You are clearly not getting it. Causation we can discuss separately. The discretion lies in what I say, how much I say and when and in what manner I present it. At any given time, I'm sitting on a trove of intel of varying sensitivity. Information which I may or may not be allowed to use subsequently, in whole or in part. This information has been and is provided to me as deep background. It provides a context in which I can understand certain aspects of what I receive and, where permitted, judiciously convey certain aspects of that overall view still going on behind the scenes, so as to better inform my readers. It also consists of material on US and foreign weapon developments, US and Allied operations, areas of operations, live fire trials and much else. Whole categories of important-shocking-mind-bending matters of which you likely know nothing. And never will unless you bestir yourself. That's about as far as I dare take this here. You know where to find me should you wish to have an unfettered discussion.

 

Regards,

 

John Kettler

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I am sorry Kettler, but I can not take your words seriously.

 

It's not the first time you reference to special connections of yours, sensitive information and such. At the same time you say you are not to disclosure what these sources are, adding sensitivity and secrecy as justifications.

 

This is a public internet board dedicated to a videogame and while I recognize that some people here are, or were, involved in the armed forces, I really don't buy other people talking about special sources, secrets etc. thus posing themselves over the Others of us normal people who have no special connections to military or governative agencies and are just here because we like the subject or the videogame.

 

I find this attitude a bit insulting. I am all happy to discuss with anyone about what we like, tanks, armed forces, events and such, but when I read someone telling me he is "sitting on a trove of intel of varying sensitivity which may or may not be allowed to use" I feel like I am being joked around. It's like a kid saying "I know the president of USA thinks this but I cannot prove it, so you should take it as granted, because I have connections". Really cuts any wish to discuss further for me. I respect any personal opinion, even very deep or strong analysis done by some people here, but they never refer to secrets, special information to prove their ideas that only they have access to. If someone thinks differently than me or has a different opinion, be it, different points of view, but I cannot respect someone who say or infer that his opinion has more strenght because he has access to information I (and all the Others here) don't have access to.

Phrases like: "Whole categories of important-shocking-mind-bending matters of which you likely know nothing". I really have no connections with US government, army, or agencies, I am here willing to discuss about anything for what I know, but if you come up with phrases like that I just consider you a fraud. Really, I can't belive someone with such connections would write things on a video game discussion board (with all respect to BFC of course). And the fact that you expect me to belive this kind of things and treat you as someone who is doing a big favour to us by giving bits of special information from the inside, is insulting.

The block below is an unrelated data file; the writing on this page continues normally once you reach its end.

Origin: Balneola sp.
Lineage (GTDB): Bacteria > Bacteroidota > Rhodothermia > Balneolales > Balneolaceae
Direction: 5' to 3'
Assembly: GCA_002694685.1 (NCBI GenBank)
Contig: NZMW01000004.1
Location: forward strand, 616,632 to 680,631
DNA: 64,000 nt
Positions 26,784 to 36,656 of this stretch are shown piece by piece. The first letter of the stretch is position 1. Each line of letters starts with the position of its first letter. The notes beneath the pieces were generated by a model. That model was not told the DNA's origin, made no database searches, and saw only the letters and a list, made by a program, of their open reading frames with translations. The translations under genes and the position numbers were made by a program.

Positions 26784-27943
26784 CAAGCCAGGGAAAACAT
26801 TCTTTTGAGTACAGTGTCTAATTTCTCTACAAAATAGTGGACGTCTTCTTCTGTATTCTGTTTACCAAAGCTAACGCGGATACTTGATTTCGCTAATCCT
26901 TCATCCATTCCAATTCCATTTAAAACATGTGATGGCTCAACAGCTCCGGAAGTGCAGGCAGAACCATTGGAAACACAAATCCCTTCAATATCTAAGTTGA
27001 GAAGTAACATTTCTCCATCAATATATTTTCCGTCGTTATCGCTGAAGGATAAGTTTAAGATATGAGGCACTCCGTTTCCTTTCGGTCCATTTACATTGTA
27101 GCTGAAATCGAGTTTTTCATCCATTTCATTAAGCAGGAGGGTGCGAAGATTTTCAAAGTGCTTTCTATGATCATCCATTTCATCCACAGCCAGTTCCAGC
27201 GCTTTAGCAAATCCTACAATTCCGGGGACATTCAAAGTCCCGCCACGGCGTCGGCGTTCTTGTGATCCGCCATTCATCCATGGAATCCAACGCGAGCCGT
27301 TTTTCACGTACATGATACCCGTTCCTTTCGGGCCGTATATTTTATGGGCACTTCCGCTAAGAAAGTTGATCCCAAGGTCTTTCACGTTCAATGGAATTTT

Edited by Kieme(ITA)

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John,

 

I do not want to have a discussion about stuff you're NOT posting.  It's pointless for everybody.  Whether you have important info you can't divulge or not is immaterial to a discussion in a public forum because a discussion requires everybody have access to the same info and to be able to judge it's soundness or relevance.  A discussion with vague allusions to materials is impossible.

 

In short... post and discuss or do NOT post and do NOT discuss.

 

Steve

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Politics, demographics, flow of information, etc. all have roles to play in warfare, which is obviously why all of these things are mentioned when discussing warfare here and elsewhere.  Anybody that recognizes this also knows that economics are often almost important as military capabilities on the battlefield.  Events are quickly unfolding which will have an impact on where the war goes from here.  I don't want to get into a big economics discussion, but I think it's on topic to remind people that Russia's current economic problems are going to factor into the near future of the war in Ukraine.

 

There is a classic book out there called "When Money Dies: The Nightmare of Deficit Spending, Devaluation, and Hyperinflation in Weimar Germany".  It's not easy to read even for economists, but it's an extremely well researched work that has been recently updated.  I've read it and it's got a lot of relevance to what's going on with Russia today.

 

For those who don't want to read this book, the lesson is that a nation with a bad monetary policy, internally weak economic system, and major social unrest isn't something that a nation state can live with indefinitely without a major calamity.  Eventually there comes a time when things collide at just the wrong time and boom... the rubber bands, chewing gum, and paperclips that held everything together fail.  The state's new focus then switches to short term measures to control social unrest rather than sound economic policy.  This then leads to a worsening economic situation which then leads to more unrest... and so on.  It generally only ceases after a difficult period of time, likely following a major change in government.  And that's if things go fairly well :(